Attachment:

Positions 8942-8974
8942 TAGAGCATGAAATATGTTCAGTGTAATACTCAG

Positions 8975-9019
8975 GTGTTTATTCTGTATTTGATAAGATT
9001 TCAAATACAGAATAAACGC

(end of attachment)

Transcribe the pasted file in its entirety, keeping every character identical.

Positions 8942-8974
8942 TAGAGCATGAAATATGTTCAGTGTAATACTCAG

Positions 8975-9019
8975 GTGTTTATTCTGTATTTGATAAGATT
9001 TCAAATACAGAATAAACGC